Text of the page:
Our parable this morning challenges our sensibilities about right and wrong, the very nature of justice. It used to be that the most skilled athlete, the hardest worker, the best employee, or the smartest student received the highest accolades. Well, it used to be this way. Now every athlete gets a ribbon or trophy, even if it is only for participation. Employees and workers expect, even demand, pay raises and rewards, regardless of their performance. And grade inflation in our schools and universities has made an “A” almost meaningless. Grade point averages balloon even as the air of scholarship and knowledge deflates. Participation ribbons, unearned raises, entitlements, and grade inflation rub against the ethos of the Protestant American work ethic. Hard work, dedication, superior skill, intelligence, and ingenuity should be prized. It only seems fair, doesn’t it? Rewards should be based on performance. The hardest working, most productive employee should get the raise and promotion. The students who master the subjects and score highest should get the best grades. The highly skilled, devoted athlete who wins the race should get the prize. It only seems right for people to be rewarded based on their work. Justice almost demands that people are measured based on their performance.
“He must hold firm to the trustworthy word as taught, so that he may be able to give instruction in sound doctrine and also to rebuke those who contradict it.”
St. Paul’s exhortation to Titus is clear: a pastor must hold firm to the trustworthy word as taught. The pastor is tasked to instruct the people in the solid teachings of the apostolic Christian faith and to rebuke those who teach contrary to the faith, or reject it. Paul had offered a similar exhortation to the pastors in Ephesus, charging them to pay careful attention to themselves and Christ’s flock and to care for God’s Church, which had been purchased by the precious blood of Christ. This was important because there would be those who would speak twisted, deranged things and draw disciples after them and away from Christ. This is no insignificant matter. In Christ, there is life and salvation. Departure from Christ leads to death. Heresy is a choice to reject the teaching of Christ and leads to destruction.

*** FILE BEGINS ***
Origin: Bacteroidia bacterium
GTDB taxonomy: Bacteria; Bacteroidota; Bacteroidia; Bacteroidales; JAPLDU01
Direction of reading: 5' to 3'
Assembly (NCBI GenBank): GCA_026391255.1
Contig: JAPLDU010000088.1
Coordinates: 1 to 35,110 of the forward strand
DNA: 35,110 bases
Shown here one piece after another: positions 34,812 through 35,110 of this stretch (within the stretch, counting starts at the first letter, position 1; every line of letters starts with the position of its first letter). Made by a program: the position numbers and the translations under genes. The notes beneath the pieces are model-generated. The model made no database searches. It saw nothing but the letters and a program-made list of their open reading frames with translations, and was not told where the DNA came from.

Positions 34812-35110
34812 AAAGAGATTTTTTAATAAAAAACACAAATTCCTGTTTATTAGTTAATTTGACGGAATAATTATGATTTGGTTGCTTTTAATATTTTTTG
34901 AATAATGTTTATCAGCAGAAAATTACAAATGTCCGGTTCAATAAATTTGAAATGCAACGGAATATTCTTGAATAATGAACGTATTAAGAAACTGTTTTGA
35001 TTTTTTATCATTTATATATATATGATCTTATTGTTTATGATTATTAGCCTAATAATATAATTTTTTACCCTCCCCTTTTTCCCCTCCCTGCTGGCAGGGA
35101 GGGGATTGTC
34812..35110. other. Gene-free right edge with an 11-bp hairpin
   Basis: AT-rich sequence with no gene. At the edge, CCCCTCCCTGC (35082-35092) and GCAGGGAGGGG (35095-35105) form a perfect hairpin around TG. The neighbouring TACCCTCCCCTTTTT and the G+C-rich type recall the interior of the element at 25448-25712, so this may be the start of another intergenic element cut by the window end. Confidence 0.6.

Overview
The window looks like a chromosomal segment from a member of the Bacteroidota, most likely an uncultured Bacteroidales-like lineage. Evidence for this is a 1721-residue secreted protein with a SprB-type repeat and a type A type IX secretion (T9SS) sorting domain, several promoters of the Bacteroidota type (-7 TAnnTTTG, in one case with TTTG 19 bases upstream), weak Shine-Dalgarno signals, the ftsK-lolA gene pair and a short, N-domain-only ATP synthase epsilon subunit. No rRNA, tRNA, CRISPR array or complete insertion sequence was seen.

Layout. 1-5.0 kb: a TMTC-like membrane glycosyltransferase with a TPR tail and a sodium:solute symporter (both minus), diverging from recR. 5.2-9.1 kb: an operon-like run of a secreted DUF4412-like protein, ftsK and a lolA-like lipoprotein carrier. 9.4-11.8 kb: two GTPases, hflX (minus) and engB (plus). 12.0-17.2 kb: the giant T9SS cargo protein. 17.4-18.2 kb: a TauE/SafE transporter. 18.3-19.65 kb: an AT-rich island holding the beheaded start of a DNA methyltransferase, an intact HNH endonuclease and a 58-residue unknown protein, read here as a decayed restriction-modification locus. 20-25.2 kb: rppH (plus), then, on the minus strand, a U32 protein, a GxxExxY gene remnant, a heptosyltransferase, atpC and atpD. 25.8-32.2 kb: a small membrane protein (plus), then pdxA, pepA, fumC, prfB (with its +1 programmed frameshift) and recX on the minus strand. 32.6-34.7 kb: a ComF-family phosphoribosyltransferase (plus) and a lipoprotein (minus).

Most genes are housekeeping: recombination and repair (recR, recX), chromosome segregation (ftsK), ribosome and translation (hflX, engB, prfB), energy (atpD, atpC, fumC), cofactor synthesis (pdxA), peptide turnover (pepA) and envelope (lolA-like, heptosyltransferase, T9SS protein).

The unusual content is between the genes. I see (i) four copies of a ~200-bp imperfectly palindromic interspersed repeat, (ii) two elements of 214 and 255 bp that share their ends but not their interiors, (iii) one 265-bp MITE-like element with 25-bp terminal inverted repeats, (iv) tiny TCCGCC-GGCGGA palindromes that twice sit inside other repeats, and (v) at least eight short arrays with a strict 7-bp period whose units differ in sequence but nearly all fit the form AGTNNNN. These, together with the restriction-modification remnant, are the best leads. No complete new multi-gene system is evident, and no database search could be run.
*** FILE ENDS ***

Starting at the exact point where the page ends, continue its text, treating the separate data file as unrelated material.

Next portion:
Homily by Associate Pastor Chris Tiews, 10/25/2010
As a ship captain plying the Atlantic for many years, he had transported thousands of captured Africans back to England to be sold into slavery.
Yet after a series of ironic circumstances he had a spiritual conversion and realized the error of his ways.
He quit the slave trading business and did an about-face and became an evangelical lay minister.
After applying himself to Biblical studies, he was even ordained an Anglican priest.
Some years later, the former slave trader now-Anglican-priest devoted much of his energy to support the growing abolition movement in his homeland.
But despite his major contributions which put an end to slavery in his homeland, this famous Saul-to-Paul figure by the name of John Newton is probably best remembered for penning one of Christianity’s most beloved hymns, Amazing Grace, which we just sang….
When the disciples heard this, they fell on their faces and were terrified
It was the summer of 1984 and our family was traveling through Italy in our pop-top Volkswagen Vanagon. We stopped at a military base in central Italy to stock up on food from the Commissary. We also needed to do laundry. So my parents dropped my brother and me at the movie theater to watch a matinee showing of DC Cab, that timeless movie classic starring Mr. T. My parents and sister then made their way over to the base laundromat. About thirty minutes into the movie, the entire theater began to shake. We had no idea what was taking place, but people started to get up and run for the exits. Everyone was suddenly filled with fear. I stood up and started to run. I’d like to say I waited for my brother, but I think I elbowed him at one point to get ahead of him. The theater emptied in a matter of seconds. As the people gathered outside, they began to talk about the earthquake. It only lasted for a few seconds, but it was a significant one. When we looked at the theater, and there was a large crack right down the center of it. The terror of the moment remains fresh in my memory twenty-six years later….